It is for this reason that height is your friend. In very weak signal scenarios, the higher up you can get the input antenna, the better chance you have of picking up a usable signal. It's important to note, however, that the optical horizon (the horizon you can see) and the "radio horizon" are not quite the same. In reality, signal waves do not quite travel in a straight line as they move away from the transmitting antenna. Instead, the signal travels in a slightly downward curved path that keeps it nearer to the Earth's surface, thus extending its path a little further than the optical horizon and giving you the opportunity to pick up a usable signal even from a far away tower.
Cell Phone Signal
• Cellular signal strength is measured in decibel milliwatts or (dBm), and will typically
range from -50dBm (Strong) to -110dBm (No Signal)
• Every 3dB doubles or halves the power. A -67dBm is twice the power of -70dBm
• Every 6dB increase in signal strength will double the coverage area
Dropped calls
Cellular signal is measured in Decibel Milliwatts or dBm. This unit of measurement is important to understand because it is a negative scale. Typical cell signal will range from the low ‐60s, which is very strong, to the ‐90s, which is pretty weak. Calls will begin to drop at approximately ‐95dBm and weaker. Take a look at the scale, the more negative the number, or farther from zero, the weaker the signal. Also note that every three dB you gain or lose will double or halve the power and every 6dB of gain you add will double the coverage area.
3G or 4G?
Dual-Band boosters (3G) boost signal on 850 MHz and 1900 MHz bands.
Band 5
Band 25/2
Five-Band boosters (4G) boost signal on 700 MHz, 850 MHz, 1900 MHz and AWS (1700mHz
& 2100mHz).
Band 12/17 & 13
Band 5
Band 25/2
Band 4
Most phones today use 3G for voice, 4G or LTE is used for high speed data.
All Wilson Boosters will work with any device, 3G or 4G. A 4G booster also boosts 3G, and
4G devices use 3G when 4G is not available.
Carriers are rapidly deploying “voLTE” or “voice over LTE” (4G) to gain network capacity
Carrier Aggregation, or CA ,allows a single cell phone to use small slivers of all five bands simultaneously
to increase bandwidth (high speed data).
Legacy data and voice technologies will continue to be broadcast for some time, but are slated to be
“sunset” sometime within the next five years or so.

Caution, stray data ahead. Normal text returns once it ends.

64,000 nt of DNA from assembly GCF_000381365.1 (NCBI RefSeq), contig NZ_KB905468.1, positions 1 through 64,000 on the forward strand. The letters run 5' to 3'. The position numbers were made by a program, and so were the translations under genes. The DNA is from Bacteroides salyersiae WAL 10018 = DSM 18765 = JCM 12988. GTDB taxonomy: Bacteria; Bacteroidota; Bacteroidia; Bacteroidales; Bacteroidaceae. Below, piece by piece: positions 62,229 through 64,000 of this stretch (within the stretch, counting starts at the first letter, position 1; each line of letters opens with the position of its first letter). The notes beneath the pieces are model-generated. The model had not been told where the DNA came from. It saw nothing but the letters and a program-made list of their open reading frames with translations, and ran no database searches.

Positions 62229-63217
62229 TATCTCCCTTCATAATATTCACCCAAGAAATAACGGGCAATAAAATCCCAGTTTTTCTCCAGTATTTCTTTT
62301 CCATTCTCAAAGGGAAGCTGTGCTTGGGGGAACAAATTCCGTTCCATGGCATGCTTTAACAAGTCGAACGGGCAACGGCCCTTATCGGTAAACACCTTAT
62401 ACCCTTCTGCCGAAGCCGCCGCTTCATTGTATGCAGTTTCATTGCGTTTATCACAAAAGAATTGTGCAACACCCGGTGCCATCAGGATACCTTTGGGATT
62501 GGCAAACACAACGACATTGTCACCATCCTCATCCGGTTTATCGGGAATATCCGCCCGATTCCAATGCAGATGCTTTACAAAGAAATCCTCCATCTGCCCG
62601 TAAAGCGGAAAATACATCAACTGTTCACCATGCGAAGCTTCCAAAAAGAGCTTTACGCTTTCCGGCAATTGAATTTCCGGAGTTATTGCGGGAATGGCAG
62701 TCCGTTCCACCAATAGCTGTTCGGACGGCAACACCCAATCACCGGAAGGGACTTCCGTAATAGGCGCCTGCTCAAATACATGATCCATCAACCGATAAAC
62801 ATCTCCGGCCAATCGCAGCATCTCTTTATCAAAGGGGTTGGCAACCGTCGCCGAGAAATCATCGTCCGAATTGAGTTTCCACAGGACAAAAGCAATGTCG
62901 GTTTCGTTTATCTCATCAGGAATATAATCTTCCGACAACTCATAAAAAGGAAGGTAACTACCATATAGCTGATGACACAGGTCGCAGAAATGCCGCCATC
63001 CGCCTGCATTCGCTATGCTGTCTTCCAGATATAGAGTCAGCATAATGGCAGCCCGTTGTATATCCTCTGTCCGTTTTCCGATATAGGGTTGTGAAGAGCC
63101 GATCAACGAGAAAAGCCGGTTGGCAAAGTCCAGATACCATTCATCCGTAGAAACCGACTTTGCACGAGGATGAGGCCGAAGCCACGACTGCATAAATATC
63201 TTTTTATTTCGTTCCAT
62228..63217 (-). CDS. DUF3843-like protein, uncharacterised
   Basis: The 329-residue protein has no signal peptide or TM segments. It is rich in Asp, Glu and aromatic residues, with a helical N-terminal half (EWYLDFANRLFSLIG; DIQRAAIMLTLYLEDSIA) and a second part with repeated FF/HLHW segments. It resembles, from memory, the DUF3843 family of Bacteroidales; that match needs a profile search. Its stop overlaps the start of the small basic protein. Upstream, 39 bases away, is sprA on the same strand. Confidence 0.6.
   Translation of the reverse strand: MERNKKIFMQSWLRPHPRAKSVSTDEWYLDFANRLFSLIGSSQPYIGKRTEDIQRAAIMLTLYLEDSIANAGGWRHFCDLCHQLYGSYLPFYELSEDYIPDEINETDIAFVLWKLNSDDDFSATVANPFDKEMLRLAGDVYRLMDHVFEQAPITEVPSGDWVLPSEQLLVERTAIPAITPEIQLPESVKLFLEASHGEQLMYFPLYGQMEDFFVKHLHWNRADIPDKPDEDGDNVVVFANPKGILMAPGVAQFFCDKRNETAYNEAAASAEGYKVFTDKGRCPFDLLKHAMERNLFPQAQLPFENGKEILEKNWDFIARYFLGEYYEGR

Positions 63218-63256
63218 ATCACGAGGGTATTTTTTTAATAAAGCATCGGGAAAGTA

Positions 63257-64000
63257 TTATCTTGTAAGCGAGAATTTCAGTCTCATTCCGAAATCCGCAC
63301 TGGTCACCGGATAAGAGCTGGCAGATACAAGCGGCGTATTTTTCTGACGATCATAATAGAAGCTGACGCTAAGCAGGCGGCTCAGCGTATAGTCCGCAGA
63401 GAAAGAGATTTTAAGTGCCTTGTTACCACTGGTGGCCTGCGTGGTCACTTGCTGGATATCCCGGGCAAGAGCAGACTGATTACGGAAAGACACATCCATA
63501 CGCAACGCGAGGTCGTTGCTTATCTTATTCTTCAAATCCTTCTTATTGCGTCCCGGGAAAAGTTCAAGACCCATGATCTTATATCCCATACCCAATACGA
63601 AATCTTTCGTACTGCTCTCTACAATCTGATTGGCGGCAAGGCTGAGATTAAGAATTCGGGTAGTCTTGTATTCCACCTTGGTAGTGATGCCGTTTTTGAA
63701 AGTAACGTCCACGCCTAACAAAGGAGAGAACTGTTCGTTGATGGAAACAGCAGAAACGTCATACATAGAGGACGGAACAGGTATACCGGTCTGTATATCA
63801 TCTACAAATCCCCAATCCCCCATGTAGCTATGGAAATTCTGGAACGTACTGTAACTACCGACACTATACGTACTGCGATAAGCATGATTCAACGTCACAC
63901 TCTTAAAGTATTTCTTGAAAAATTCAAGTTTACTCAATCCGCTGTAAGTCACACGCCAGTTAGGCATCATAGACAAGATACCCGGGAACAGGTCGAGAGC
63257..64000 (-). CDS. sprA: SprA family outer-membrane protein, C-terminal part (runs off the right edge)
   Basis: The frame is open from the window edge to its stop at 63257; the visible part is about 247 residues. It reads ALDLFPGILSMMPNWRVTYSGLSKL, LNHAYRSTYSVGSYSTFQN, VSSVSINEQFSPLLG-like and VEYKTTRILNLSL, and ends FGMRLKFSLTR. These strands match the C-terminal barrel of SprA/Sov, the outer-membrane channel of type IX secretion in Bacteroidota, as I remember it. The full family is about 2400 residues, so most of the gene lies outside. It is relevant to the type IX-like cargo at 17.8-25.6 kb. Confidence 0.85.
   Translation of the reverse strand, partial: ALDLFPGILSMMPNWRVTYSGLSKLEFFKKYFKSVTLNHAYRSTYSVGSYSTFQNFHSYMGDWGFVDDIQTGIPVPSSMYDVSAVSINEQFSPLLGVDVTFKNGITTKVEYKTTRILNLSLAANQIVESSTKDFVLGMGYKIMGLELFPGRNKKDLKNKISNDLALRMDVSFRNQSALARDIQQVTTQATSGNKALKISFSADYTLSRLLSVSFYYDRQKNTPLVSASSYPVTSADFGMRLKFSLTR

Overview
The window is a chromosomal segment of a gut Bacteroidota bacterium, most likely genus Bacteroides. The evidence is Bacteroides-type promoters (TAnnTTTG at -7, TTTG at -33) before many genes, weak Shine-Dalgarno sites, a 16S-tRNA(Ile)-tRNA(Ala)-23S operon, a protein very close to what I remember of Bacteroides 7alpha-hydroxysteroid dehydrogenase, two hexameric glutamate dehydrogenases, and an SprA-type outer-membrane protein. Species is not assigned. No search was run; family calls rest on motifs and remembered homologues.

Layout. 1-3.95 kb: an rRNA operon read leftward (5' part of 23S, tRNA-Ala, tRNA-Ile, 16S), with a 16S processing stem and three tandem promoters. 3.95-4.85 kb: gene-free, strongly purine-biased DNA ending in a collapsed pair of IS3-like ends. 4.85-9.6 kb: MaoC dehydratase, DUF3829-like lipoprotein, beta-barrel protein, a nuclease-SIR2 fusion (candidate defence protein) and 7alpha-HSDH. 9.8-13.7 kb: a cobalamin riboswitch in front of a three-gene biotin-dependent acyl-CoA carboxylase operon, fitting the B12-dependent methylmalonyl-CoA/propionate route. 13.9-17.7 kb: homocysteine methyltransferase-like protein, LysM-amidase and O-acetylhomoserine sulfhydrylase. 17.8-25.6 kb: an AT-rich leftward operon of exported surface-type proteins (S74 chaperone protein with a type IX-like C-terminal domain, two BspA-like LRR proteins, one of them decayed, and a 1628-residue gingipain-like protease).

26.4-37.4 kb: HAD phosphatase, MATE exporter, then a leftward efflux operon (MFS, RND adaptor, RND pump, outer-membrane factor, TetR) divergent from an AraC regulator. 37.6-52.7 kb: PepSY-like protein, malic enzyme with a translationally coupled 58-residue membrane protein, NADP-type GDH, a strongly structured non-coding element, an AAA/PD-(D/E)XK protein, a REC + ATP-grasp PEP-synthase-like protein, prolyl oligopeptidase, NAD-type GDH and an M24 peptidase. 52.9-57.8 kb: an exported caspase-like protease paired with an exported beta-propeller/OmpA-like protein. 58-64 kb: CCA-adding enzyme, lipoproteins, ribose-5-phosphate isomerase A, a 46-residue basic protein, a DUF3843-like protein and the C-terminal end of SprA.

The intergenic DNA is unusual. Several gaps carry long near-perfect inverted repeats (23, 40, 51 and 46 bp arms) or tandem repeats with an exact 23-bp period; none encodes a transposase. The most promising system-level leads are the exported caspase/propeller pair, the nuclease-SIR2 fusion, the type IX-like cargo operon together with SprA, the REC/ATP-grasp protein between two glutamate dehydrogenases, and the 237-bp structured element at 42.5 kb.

Lets talk a little bit about the specific application we’ll be using these cellular signals for. You’ve probably heard the term machine to machine or M2M. This is a broad label that is used to describe any technology that enables networked devices to exchange information and perform actions without the manual assistance of humans. M2M communication in this application is used for remote monitoring of the EV Charging Stations. At this point in time, most M2M communications are done using 3G technology but that is going to change in the not too distant future. As 4G networks become more widespread and the need to transmit more data continues to accelerate, 4G M2M communications will become more common. It’s important to understand this distinction because, as we mentioned earlier, different frequencies are used for different purposes so knowing what frequencies need to be amplified is critical.
How Boosters Work
Input Antenna
Output Antenna
Wideband Directional or Input Antenna – Talks to tower
Booster- Adds gain to the signal
Panel or Output Antenna – Talks to devices
A cellular booster is really a three part system which amplifies whatever cell signal it can pick up. The first component in the system is a high gain, directional input antenna which sends to, and receives from, the cell tower. It is a much higher gain antenna then the tiny antenna inside a cell phone or M2M device. The high gain directional antenna is connected to the input side of the amplifier (labeled Outside Antenna) with coax cable, we recommend RG11 because it has low signal loss characteristics. The booster adds gain and power to the signal, and is the only powered part of the system. It should be mounted indoors and protected from excessive heat or cold as well as moisture. The final component is the output or panel antenna which communicates with the cellular devices. The panel antenna is connected to the output side of the booster (labeled Inside Antenna). Depending on installation needs and available outside cell signal, a Wilson cellular booster system can be expanded by adding additional output antennas, although this is not something you will typically need to do to support EV Charging Stations. 7
Cellular Site Survey
Wilson RF Signal Meter
Reads all carrier’s signals
Essential tool for
professional installers
Performing a Cellular Site Survey: In this section we’ll talk about performing a Cellular Site Survey and understanding the results. We’ll cover the tools you’ll need and how to use them in a pre‐installation/evaluation application. Using the theories and concepts we just covered, a site survey will allow you to determine; what the relative and actual signal strength is at a given location by frequency and carrier, whether or not a booster is needed to ensure reliable communication, which booster you should use given actual signal strength and what the expected level of performance will be after installation. Signal Meter
Zero Gain Antenna
• Essential site survey tool
• Detects signal from all carriers
Never connect a signal
meter down stream
from a booster!
• Directional Antenna kit
• Easy to follow instructions